[26] Figure 7 shows patterns of precipitation change for the Arctic 3 Mt/a case. While most of the world shows little annual average change, there is still a significant reduction of precipitation in India (Figure 7, top left). In addition, there is a large reduction over India and northern China in the Northern Hemisphere summer, associated with the reduction of the summer monsoon, as discussed above, which is significant over India. As compared to the A1B case, there is also a significant reduction over the Sahel and over northern China and Japan (Figure 7, middle right). The precipitation patterns for the tropical 5 Mt/a case are similar (Figure 8). The annual average patterns are similar to those of Rasch et al. [2008], but they did not examine the seasonal patterns.

Figure 7.

For the Arctic 3 Mt/a runs, (top) annual average, (middle) Northern Hemisphere summer, and (bottom) Northern Hemisphere winter precipitation differences (left) from the control climate and (right) from the A1B runs, averaged for the second 10 years of the 20-year geoengineering period. Hatch marks indicate changes significant at the 5% level.

Figure 8.

For the tropical 5 Mt/a runs, (top) annual average, (middle) Northern Hemisphere summer, and (bottom) Northern Hemisphere winter precipitation differences (left) from the control climate and (right) from the A1B runs, averaged for the second 10 years of the 20-year geoengineering period. Hatch marks indicate changes significant at the 5% level.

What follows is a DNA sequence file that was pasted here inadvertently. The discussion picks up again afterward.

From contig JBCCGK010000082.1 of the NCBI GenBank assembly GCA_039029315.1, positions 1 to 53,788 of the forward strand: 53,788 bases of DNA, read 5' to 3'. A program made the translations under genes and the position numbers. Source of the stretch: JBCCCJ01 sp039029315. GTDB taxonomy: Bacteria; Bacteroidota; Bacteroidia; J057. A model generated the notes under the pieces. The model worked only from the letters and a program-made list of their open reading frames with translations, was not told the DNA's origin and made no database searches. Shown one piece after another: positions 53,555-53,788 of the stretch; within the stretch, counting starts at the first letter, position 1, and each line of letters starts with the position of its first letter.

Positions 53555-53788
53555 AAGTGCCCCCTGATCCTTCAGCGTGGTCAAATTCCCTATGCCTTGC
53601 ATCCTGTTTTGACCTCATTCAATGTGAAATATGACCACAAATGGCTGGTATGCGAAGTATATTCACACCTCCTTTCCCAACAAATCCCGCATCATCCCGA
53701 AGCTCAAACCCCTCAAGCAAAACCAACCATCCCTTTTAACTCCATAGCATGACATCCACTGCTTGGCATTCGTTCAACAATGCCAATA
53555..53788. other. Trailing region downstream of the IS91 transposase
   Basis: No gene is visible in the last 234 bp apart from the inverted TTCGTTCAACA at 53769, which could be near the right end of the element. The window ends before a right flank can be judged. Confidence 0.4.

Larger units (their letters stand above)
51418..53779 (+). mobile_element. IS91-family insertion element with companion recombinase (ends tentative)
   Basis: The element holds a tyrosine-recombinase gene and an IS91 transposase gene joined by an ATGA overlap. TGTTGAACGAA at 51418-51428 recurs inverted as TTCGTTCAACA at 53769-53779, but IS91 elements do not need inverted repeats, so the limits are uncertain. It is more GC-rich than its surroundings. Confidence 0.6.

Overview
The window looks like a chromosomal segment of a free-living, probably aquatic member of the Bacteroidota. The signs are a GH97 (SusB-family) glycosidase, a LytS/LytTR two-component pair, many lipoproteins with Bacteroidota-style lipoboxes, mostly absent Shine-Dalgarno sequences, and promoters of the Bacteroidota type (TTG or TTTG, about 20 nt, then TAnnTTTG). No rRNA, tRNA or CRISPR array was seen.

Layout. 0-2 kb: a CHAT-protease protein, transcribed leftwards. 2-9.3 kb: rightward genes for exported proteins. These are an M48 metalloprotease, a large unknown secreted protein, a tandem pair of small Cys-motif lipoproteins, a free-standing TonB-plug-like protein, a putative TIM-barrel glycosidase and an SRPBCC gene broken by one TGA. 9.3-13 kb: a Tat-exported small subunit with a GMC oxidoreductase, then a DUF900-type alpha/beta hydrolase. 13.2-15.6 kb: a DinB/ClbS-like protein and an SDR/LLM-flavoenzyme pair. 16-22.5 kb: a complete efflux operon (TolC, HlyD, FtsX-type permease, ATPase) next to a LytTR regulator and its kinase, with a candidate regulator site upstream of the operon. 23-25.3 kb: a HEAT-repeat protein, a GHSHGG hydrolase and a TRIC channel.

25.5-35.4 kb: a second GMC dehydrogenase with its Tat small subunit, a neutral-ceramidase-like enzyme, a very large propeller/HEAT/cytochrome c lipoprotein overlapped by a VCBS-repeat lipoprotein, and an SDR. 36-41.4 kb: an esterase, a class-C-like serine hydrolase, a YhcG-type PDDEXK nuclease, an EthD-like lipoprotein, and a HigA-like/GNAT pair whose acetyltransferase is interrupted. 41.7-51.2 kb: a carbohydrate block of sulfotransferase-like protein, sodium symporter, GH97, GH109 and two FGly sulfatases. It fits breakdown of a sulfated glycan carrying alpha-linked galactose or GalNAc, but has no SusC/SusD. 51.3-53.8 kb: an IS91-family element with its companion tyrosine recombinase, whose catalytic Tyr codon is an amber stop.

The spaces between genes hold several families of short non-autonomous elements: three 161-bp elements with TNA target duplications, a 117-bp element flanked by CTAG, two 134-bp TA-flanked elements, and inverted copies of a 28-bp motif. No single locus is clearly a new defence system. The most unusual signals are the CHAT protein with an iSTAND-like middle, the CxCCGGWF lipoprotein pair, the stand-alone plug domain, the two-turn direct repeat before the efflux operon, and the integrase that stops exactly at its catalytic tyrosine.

[27] Because of the observed rapid decrease in summer Arctic sea ice [Kerr, 2007], even larger than climate model predictions [Vinnikov et al., 1999; Intergovernmental Panel on Climate Change, 2007; Stroeve et al., 2007], one of the goals of proposed geoengineering is to prevent the disappearance of Arctic sea ice in the summer and the resultant large consequences for the entire ecosystem, including endangered or precarious indigenous species, such as polar bears and walruses. Figure 9 shows that both the Arctic 3 Mt/a and tropical 5 Mt/a cases produce much more sea ice in September, the time of minimum sea ice extent. This is shown in the time series of September Arctic sea ice in Figure 10, which also shows rapid ice melting as soon as geoengineering stops.

Figure 9.

Change of September Arctic snow and sea ice coverage, as compared to the A1B run, for the Arctic 3 Mt/a and tropical 5 Mt/a runs, averaged for the second 10 years of the 20-year geoengineering period. Units are % of total coverage, not of the A1B values.

Figure 10.

Time series of September Arctic sea ice area for the different experiments.

5. Discussion and Conclusions

[28] It is clear from our results that if enough aerosols could be put into the stratosphere, they would cool the planet and even reverse global warming (Figure 1). This brings up the question of what the optimal global climate should be, if we could control it. And who would decide? Should it be the current climate? The preindustrial climate? Figure 1 shows that if enough SO2 could be continuously injected into the stratosphere, the global thermostat could be adjusted at any setting, but that if stopped at some time, say by lack of technical capability, political will, or discovery of unforeseen negative consequences, there would be even more rapid global warming than has occurred in the past century or than is projected with business as usual, as previously shown by Wigley [2006] and Matthews and Caldeira [2007]. Adaptation to such a rapid climate change would be difficult.